Those 'half shell lugs' will be glued, bolted and than additionally wrapped around. I've had them vaccumed over a 3d printed mandrel.

RE: Sanity check on 3d-printed/composite frame

Because I'm not clear on it, how do loads get transfered from the applications points to the CF tubes inside the shell?

RE: Sanity check on 3d-printed/composite frame

It's easier for me to imagine doing this as a monocoque, making a foam core, laying up the laminates, adding chemically compatible hardpoints and vacuum bagging it.

RE: Sanity check on 3d-printed/composite frame

I've worked extensively with most of what you're doing here. My least amount of time is with the 3D printed materials but I have experience there also.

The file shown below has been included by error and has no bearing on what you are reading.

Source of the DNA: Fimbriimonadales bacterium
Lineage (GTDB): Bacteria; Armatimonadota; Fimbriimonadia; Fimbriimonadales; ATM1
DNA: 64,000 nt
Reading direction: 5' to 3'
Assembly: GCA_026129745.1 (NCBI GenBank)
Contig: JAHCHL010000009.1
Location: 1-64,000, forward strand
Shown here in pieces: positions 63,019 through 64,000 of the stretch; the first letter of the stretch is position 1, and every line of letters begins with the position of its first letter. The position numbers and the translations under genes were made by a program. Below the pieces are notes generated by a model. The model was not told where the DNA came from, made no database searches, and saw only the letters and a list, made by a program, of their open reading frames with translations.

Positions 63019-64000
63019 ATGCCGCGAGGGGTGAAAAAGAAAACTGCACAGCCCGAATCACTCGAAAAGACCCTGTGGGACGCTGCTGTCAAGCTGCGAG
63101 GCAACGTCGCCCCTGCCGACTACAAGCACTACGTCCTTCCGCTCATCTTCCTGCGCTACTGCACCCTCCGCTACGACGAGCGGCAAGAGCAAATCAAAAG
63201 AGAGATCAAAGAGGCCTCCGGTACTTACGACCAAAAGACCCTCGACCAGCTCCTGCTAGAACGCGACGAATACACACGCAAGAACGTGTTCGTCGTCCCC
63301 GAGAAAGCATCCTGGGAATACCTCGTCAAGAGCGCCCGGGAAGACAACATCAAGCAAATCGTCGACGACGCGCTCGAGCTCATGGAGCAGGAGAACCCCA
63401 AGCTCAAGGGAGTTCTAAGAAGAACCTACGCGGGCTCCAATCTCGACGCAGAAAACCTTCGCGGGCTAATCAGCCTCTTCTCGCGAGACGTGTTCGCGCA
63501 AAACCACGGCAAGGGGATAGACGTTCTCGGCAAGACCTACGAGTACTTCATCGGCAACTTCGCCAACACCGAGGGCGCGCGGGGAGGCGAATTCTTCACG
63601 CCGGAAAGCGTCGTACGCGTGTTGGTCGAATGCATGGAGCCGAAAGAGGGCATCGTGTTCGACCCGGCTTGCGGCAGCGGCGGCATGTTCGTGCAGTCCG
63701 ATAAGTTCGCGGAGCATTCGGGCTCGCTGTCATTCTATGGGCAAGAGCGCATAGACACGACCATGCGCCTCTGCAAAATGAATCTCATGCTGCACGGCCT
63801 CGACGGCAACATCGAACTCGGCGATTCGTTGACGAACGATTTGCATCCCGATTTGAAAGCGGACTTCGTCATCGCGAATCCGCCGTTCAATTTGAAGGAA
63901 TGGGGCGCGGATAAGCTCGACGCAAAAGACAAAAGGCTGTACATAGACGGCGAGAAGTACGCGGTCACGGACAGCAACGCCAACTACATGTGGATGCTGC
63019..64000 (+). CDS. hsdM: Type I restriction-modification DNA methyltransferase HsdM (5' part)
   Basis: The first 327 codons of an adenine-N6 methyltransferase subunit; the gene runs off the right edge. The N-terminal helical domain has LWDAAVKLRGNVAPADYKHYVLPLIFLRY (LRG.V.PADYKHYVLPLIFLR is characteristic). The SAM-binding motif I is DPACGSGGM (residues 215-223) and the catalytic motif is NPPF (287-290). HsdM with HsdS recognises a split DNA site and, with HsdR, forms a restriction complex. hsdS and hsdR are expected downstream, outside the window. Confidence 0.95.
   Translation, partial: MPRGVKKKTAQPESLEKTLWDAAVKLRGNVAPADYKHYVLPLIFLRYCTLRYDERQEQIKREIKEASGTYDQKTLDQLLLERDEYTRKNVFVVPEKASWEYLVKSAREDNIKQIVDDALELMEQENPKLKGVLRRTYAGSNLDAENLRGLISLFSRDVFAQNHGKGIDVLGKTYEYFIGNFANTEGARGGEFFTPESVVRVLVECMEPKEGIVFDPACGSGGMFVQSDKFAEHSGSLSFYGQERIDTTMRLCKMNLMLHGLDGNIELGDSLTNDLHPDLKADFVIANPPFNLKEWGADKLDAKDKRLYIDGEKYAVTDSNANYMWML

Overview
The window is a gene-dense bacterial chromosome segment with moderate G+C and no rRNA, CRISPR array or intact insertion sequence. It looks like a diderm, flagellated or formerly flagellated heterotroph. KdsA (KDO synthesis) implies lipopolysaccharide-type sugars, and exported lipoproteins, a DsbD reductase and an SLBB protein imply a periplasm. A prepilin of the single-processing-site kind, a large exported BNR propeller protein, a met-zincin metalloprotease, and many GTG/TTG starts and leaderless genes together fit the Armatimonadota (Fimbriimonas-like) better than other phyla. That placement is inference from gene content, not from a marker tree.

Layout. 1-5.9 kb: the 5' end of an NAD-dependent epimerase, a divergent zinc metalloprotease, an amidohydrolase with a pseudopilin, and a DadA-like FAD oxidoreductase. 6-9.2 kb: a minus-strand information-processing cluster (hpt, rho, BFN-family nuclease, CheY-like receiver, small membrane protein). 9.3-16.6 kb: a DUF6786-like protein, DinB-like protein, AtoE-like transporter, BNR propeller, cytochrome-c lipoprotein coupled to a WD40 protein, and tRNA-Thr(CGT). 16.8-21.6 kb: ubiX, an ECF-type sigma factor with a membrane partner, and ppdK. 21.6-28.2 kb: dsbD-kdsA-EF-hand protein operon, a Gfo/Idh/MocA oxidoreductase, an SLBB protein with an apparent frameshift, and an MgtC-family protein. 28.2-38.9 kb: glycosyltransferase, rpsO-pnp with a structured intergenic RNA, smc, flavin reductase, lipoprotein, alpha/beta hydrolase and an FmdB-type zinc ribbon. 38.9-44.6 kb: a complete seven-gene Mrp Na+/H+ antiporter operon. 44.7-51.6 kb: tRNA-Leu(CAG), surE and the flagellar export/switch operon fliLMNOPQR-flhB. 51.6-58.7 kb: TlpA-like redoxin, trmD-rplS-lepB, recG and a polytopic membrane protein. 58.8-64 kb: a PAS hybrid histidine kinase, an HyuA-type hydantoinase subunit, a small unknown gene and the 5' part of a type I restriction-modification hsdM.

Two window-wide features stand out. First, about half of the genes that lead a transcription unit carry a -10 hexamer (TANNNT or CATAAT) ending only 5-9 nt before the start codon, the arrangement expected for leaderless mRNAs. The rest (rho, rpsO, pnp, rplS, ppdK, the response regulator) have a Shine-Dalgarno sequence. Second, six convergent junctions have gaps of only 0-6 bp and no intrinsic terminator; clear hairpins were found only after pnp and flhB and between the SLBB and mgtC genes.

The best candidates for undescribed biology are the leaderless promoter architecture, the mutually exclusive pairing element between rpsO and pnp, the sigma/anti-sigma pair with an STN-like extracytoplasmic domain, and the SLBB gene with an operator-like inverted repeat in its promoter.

First, your going to be heavier and weaker than you expect with 3D printed parts joined with composites. Ive done a lot of testing with various 3D printed materials in hand layup, prepreg and presurized (autoclave) cure. 3D printing is fairly strong in the X and Y but VERY weak in the Z. Even for molds, the 3D printed parts require post machining and then even uner heat they distort in the Z uncontrolably. The material is weaker after each heating but I havent tested enough to know when it settles in strength.

The printed layers will break quickly with bending. Its just the nature of layering up thermoplastics and their lack of strength in bonding.(for what you are doing) The CF reinforced melted plastic does not create a isotropic reinforced layer when its printed one on top of the other. I cant quite tell by the pictures but is the rounded bends all 3D printed with straight reinforcements inside? If so the joints will fail pretty quick IMO. I think the carbon will be all of your reinforcement and the 3D printed part will act as a mandrel.